According to Oxford online dictionaries, "zen" is "a Japanese school of Mahayana Buddhism emphasizing the value of meditation and intuition rather than ritual worship or study of scriptures."
I have been fortunate to have enjoyed perhaps as many as 125 conversations in my life with Zen TESOL author David Hopkins, at settings ranging from tall office buildings in Tokyo to faculty cafeterias in Kasugai, Japan, and more recently over the Internet between Kansas and Thailand, and in person over morning lattes, at cardio exercises, and with the occasional steak dinner, in Riyadh, Saudi Arabia.
David Hopkins has been teaching English as an international language, and training English teachers, for nearly 45 years. He has lived and worked in Brazil, Botswana, Pakistan, Egypt, Japan, Thailand, and Saudi Arabia, in addition to being a native son of Vermont.
Dave has done Peace Corps training, materials development, refugee training, English for academic purposes, business English, and program development and management. In his illustrious career, he has been affiliated with the U.S. State Department, Georgetown University, Trinity London, the Fulbright Commission-U.S. Educational Foundation, World Learning, the School for International Training, the Consortium Refugee Projects, and the U.S. Peace Corps, in addition to a number of other institutions and organizations involved in international education. His bachelor's degree at Marlboro College, Vermont, was in Soviet studies.
David Hopkins is an avid and voracious reader, and much of that is now done on his Amazon Kindle. On any topic that comes up in conversation, he can be counted on to contribute an opinion based on personal experience or his own research, or, more often, a vividly presented combination of both.
I am continually enlightened through my dialogues with Professor Hopkins. As a result of our conversations in Japan, I gained awareness and confidence related to my own personal development as a language teacher. In our recent conversations--or should I say the continuation of the dialogue--in Riyadh, I understood in greater detail the dynamics of professional development and educational change in cross-cultural settings.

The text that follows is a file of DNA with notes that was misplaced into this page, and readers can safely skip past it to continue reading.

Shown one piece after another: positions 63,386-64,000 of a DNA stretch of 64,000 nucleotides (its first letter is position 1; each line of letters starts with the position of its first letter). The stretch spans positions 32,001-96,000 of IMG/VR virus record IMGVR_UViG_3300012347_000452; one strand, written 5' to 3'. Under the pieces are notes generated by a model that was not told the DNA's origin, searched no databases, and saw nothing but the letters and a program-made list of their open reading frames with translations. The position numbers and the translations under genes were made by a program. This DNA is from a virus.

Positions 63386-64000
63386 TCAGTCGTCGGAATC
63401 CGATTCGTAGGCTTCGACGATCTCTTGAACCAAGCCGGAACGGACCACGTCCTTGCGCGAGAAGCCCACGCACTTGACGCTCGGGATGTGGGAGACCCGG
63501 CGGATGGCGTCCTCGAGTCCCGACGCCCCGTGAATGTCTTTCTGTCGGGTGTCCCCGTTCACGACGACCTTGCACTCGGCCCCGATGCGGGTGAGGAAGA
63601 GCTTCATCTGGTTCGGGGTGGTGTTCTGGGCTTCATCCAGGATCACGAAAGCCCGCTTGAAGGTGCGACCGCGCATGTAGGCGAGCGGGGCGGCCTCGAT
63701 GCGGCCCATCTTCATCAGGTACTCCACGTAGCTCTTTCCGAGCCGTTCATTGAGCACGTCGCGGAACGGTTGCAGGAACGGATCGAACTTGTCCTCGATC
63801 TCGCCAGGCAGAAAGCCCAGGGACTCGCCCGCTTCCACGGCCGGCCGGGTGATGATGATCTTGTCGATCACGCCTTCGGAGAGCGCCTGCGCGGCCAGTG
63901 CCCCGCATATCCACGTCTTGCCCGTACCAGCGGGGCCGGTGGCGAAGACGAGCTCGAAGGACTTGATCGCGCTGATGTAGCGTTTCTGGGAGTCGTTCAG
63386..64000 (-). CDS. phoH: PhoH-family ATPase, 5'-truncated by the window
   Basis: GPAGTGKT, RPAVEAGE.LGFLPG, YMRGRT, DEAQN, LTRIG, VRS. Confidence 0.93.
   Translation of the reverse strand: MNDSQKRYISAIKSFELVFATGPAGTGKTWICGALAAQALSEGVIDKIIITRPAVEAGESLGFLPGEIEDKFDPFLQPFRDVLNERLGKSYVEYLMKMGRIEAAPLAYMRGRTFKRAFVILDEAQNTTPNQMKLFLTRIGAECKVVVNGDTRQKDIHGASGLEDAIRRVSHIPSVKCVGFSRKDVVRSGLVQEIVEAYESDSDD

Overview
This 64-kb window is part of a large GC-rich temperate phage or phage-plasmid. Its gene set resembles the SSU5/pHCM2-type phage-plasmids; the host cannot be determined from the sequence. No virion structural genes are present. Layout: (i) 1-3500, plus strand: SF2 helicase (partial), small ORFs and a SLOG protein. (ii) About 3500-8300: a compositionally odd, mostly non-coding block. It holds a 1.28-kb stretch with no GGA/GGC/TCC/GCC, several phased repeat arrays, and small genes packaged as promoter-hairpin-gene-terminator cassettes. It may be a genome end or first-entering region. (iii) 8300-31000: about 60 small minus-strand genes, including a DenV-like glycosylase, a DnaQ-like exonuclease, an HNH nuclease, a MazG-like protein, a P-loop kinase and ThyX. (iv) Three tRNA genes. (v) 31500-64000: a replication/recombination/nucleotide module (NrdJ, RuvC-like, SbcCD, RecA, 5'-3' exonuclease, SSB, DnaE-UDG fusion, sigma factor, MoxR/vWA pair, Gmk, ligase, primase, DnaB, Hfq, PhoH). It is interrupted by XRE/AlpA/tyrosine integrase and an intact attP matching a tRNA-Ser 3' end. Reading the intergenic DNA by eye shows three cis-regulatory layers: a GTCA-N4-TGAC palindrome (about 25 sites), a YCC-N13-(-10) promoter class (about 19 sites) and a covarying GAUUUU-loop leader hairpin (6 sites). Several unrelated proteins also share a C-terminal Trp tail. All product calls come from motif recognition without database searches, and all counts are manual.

Most of all, however, a conversation with Dave Hopkins is always about personal change. He challenges you to reconsider your own assumptions and he motivates you to find effective ways to articulate your ideas.
When I saw a hard copy of his new "Zen TESOL" book recently, and started reading it, I realized that you can open to any page and find something worthwhile. These are vignettes and anecdotes intended not to provide you with "the answers," but rather to stimulate a thought process which results in you finding the answers that make sense in your current teaching situation. Reading this book is the closest thing to having an actual, face-to-face discussion with Dave himself (and I hope you get that opportunity very soon as well).
So this is not an objective, coldly analyzed review of a new book in the congested field of reading and writing that TESOL is today. Instead, I am suggesting to you that based on my own direct experience--both talking to Dave Hopkins and reading this book that he wrote--it will refresh your teaching spirit and help you re-examine your most basic beliefs about everything that goes into planning and implementing a classroom lesson.
I recommend Zen TESOL with no reservations whatsoever. I know you will enjoy it. Please note: Zen TESOL is also available for Kindle (Click here).
Article by Robb Scott, Ed.D.
2012 ESL MiniConference Online
PDF conversion by PDF Online